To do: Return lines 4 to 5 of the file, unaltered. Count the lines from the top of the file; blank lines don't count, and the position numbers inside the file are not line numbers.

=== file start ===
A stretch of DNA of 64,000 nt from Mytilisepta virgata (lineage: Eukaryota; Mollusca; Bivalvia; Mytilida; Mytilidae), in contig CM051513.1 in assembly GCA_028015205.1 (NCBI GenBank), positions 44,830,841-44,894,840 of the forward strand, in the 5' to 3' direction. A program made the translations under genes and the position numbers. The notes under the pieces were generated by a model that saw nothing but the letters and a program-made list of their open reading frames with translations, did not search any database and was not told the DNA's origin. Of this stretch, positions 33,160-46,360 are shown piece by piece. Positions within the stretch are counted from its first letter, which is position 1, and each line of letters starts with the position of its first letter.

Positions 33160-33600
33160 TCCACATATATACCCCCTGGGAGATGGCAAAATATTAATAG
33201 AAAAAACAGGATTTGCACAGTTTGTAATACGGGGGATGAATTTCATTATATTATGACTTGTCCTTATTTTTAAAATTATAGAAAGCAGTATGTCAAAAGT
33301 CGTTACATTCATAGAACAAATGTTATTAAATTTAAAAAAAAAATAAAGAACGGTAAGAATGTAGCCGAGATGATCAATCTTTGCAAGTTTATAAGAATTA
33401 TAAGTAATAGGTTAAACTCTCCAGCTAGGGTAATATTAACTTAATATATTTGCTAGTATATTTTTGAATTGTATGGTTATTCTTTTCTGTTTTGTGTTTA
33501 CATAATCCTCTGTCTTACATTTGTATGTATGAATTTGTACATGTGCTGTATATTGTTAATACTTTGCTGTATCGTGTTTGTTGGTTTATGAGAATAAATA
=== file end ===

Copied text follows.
33201 AAAAAACAGGATTTGCACAGTTTGTAATACGGGGGATGAATTTCATTATATTATGACTTGTCCTTATTTTTAAAATTATAGAAAGCAGTATGTCAAAAGT
33301 CGTTACATTCATAGAACAAATGTTATTAAATTTAAAAAAAAAATAAAGAACGGTAAGAATGTAGCCGAGATGATCAATCTTTGCAAGTTTATAAGAATTA